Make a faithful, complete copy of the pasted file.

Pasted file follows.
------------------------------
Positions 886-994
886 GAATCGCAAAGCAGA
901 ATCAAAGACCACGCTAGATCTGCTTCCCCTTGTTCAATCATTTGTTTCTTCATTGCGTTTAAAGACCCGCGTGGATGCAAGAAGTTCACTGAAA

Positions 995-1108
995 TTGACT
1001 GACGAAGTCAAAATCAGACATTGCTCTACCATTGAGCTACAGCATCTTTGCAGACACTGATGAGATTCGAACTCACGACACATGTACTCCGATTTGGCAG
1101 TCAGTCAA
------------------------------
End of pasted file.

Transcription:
Positions 886-994
886 GAATCGCAAAGCAGA
901 ATCAAAGACCACGCTAGATCTGCTTCCCCTTGTTCAATCATTTGTTTCTTCATTGCGTTTAAAGACCCGCGTGGATGCAAGAAGTTCACTGAAA

Positions 995-1108
995 TTGACT
1001 GACGAAGTCAAAATCAGACATTGCTCTACCATTGAGCTACAGCATCTTTGCAGACACTGATGAGATTCGAACTCACGACACATGTACTCCGATTTGGCAG
1101 TCAGTCAA